“We hope to see a similar dynamic schedule, not following into a regular routine like we seemed to have, to keep the schedule fresh,” Ford’s Rushbrook told NBC Sports.
“The level of change from ’20 to ’21 was significant. I don’t think we can expect that same level every year … but just the idea to keep mixing it up, to go to new markets and it’s maybe one new one a year. … We were in a routine where the 2018 schedule wasn’t that different than the 2017 schedule, wasn’t that different from the 2016 schedule.”
That’s the mandate for NASCAR. Celebrate the Next Gen car but make it a piece in a well-defined strategy that can attract a new manufacturer, compete at new sites and reach a wider audience.
2. Wondering what if?
One of the benefits of having a single supplier for various parts is it takes the burden off teams to develop and make those pieces for the Next Gen car.
One of the worries, at least to Denny Hamlin, co-owner of 23XI Racing, is just having all the parts and pieces for the start of next season.
“From the parts and supply thing, I think that’s going to be a general concern all the way up until we get to Daytona,” Hamlin said. “Once we get into on-track testing here in (August), September, October, November, we hope that this car puts on a better racing product out on the racetrack.
“If we test and we find out we might need to tweak some things, now we’re in a really tight timeline to get all those parts and pieces to everyone before Daytona.
“Single supplier, I think there’s a lot of different manufacturers of parts and pieces. I’m okay with single supplier. I think it makes it easier for everyone, especially if that supplier is right here in the home of NASCAR, a lot of the teams. They can deliver, they can have trackside services. That’s all a very viable thing.
“Ultimately, the immediate concern and things that kind of keep you up at night is, ‘Man, are we going to have enough parts and time?’ Once we get past the first part of the season, I think everyone will have a sigh of relief that we’re past the rush now, I think we’re going to be okay.”
3. Finishing strong
Kyle Larson’s frustration was evident last week after he led a race-high 132 laps but did not win at Kansas Speedway.
“Another day where I lead a lot of laps and don’t win,” he said after finishing 19th.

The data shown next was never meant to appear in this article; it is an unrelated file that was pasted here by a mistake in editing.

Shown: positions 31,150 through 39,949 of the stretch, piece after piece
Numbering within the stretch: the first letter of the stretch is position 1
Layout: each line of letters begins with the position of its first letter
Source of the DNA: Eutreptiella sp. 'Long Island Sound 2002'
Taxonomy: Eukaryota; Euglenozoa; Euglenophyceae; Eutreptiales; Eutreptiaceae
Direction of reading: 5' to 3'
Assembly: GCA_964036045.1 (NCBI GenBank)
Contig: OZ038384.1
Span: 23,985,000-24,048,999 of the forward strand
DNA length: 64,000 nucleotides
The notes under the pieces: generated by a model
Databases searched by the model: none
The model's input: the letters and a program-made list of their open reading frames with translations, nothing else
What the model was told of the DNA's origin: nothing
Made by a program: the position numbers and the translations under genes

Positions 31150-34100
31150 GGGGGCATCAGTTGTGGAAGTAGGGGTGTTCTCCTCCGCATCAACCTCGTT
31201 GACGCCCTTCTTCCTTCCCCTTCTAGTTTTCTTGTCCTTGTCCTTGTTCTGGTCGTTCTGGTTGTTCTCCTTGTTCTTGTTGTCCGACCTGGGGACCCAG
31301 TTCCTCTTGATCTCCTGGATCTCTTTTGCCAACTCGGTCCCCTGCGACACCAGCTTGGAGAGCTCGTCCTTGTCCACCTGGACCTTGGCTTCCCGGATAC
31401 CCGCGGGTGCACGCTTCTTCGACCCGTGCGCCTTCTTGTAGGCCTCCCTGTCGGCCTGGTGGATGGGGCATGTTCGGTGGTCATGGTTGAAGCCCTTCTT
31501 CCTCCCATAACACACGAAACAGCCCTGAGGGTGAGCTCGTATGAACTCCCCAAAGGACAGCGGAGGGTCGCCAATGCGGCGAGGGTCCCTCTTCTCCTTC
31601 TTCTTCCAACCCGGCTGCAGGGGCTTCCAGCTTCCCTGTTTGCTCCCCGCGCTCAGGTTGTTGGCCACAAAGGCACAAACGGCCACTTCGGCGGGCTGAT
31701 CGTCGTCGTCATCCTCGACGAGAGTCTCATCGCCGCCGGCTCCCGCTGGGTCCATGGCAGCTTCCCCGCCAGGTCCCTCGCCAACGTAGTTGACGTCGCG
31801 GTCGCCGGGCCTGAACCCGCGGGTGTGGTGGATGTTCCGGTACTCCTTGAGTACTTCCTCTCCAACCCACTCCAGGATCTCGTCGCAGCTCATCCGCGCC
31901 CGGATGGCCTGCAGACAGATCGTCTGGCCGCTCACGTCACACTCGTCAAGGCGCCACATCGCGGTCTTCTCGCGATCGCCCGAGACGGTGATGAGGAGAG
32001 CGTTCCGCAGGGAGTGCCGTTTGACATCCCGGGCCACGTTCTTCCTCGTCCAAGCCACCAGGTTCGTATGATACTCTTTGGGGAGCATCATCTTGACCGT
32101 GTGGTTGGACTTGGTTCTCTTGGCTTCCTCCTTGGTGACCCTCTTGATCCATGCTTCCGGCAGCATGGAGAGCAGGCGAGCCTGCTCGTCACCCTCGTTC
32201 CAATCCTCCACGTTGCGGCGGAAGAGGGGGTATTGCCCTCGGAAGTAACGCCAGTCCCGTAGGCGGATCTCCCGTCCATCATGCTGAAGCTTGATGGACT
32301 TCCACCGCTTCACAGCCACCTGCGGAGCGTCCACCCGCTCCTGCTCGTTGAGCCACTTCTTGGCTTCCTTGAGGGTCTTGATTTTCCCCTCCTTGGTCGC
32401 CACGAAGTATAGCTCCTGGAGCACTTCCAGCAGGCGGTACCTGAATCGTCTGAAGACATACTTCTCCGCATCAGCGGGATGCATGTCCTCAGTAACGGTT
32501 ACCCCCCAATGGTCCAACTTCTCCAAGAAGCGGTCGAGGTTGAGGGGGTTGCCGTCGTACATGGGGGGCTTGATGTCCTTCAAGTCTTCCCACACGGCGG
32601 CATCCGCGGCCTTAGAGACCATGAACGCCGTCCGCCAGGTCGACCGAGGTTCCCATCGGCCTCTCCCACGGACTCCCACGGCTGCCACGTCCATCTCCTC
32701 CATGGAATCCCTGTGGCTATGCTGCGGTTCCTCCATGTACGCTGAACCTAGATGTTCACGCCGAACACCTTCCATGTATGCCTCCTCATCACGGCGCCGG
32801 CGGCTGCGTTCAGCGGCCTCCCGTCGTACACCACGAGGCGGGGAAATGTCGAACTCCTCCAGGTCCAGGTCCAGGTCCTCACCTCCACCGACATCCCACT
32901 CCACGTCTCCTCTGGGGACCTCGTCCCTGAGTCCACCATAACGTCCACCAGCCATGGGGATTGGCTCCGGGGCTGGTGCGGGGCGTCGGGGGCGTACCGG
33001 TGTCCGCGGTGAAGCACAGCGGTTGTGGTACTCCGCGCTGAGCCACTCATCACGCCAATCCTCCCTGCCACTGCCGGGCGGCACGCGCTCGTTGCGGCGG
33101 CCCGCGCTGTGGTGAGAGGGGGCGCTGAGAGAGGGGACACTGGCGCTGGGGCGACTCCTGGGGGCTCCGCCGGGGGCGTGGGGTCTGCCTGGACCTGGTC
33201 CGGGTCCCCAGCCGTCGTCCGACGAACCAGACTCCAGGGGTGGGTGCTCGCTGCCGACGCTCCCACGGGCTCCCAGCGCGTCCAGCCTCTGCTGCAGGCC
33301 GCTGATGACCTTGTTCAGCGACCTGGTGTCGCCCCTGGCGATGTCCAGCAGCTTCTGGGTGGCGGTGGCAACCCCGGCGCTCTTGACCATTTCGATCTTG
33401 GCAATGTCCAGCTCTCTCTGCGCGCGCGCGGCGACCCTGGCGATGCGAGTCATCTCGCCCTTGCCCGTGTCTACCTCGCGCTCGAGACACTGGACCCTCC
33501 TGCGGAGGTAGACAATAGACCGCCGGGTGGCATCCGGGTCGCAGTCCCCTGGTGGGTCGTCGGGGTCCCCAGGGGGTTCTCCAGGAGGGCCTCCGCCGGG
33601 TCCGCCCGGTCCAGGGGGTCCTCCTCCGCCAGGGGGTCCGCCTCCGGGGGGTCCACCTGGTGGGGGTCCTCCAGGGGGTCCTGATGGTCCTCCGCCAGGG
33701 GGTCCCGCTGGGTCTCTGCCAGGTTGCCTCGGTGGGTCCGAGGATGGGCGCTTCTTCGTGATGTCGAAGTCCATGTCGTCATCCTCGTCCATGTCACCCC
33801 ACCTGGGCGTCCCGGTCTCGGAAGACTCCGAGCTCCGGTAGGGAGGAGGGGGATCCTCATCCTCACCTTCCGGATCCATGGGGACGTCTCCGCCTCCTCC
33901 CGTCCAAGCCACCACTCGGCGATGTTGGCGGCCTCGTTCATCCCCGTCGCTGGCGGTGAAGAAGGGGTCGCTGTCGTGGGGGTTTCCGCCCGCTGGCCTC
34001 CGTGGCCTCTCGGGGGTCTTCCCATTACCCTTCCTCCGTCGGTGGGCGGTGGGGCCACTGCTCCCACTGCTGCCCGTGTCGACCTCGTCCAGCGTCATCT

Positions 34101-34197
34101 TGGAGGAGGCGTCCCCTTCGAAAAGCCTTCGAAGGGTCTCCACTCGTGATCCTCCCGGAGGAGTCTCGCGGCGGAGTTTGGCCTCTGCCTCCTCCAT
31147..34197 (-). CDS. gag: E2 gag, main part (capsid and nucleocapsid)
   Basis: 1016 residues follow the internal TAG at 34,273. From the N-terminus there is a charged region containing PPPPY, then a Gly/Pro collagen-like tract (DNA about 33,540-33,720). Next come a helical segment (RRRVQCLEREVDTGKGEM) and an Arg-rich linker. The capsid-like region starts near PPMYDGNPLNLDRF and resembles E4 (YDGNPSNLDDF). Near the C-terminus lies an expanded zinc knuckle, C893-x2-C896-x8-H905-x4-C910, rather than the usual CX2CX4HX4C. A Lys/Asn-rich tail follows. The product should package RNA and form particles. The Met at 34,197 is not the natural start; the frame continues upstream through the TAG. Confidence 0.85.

While circumstances on restarts contributed to Larson losing the lead, the issue of leading many laps and not winning is a reoccurring theme. Last week marked the 15th time he’s led at least 100 laps in a Cup race. He’s won three of those races.
The 20% winning percentage is among the worst for active drivers who have led 100 laps or more in a Cup race at least five times.
Here is a look at the worst and best winning percentage via Racing Insights:
Worst winning percentage among active drivers who led at least 100 laps in a Cup race
0% — Ryan Blaney (0 wins in 8 races)
20% — Kyle Larson (3 wins in 15 races)
22.2% — Chase Elliott (2 wins in 9 races)
35.9% — Martin Truex Jr. (14 wins in 39 races)
41.2% — Joey Logano (7 wins in 17 races)
Best winning percentage among active drivers who led at least 100 laps in a Cup race
60% — Ryan Newman (6 wins in 10 races)
53.8% — Kurt Busch (14 wins in 26 races)
49.1% — Kevin Harvick (26 wins in 53 races)
47.6% — Brad Keselowski (10 wins in 21 races)
44.1% — Denny Hamlin (15 wins in 34 races)
William Byron heads into Sunday’s race with a career-high streak of nine consecutive top-10 finishes.
He had six consecutive top-10 finishes in Cup for Joe Gibbs Racing and two top-10 Xfinity finishes for JGR.
Jones and Kevin Harvick were the only Cup drivers to finish in the top 10 in all three Darlington races last year.
Jones, who is in his first season with Richard Petty Motorsports, said that his success at Darlington is “pretty high on my accomplishments that I’m proud of.
“It’s a tough place. It’s just a challenge of everything. Not just driver. It’s car, motor. It’s a little bit of everything that you have to have well.
“It’s definitely on my list of things that I’m very proud of, for sure, how we’ve run in the past. We’ve put a lot of work into this week at RPM, really the last two weeks coming up to this race. (Crew chief Jerry Baxter) and the guys all know how much this track means to me and how well I’ve been able to run there. We want to be to do the same thing in the 43.”
5. Change coming?
NASCAR may look to slow the cars when the series races at Daytona International Speedway in the regular-season finale in August. That is the next superspeedway race.
The change would come after Joey Logano’s car got airborne in a crash at Talladega last month.
Logano’s crash was triggered when Ricky Stenhouse Jr. made contact with Denny Hamlin’s car. That sent Hamlin’s car into the left rear of Logano’s car. The contact turned Logano’s car. As it went down the banking, it was hit by Stenhouse’s car and air lifted Logano’s car.
While applauding the measures that kept him safe in the crash, Logano expressed frustration with what led to getting in the air.
“I am wondering when we are going to stop because this is dangerous doing what we are doing,” he said after the incident. “I got a roll bar in my head. That is not okay. I am one hit away from the same situation Ryan Newman just went through (in the 2020 Daytona 500). I just don’t feel like that is acceptable.
“A lot of it is the big spoiler and the big runs and all the pushing. It is nobody’s fault. Denny (Hamlin) is trying to go, and (Ricky Stenhouse Jr.) is trying to go. It is a product of this racing. We have to fix it though. Someone already got hurt and we are still doing it, so that’s not real smart.”
Steve O’Donnell, NASCAR’s chief racing development officer provided an updates on NASCAR’s investigation into the crash:
“In terms of Joey’s incident, yeah, we’ve done a lot of work on that,” O’Donnell said. “We actually just presented it to the drivers. We’re having ongoing dialogue with the drivers. I think, if anything, you can see us take a look at the speeds of the car as we head potentially into our next superspeedway race.”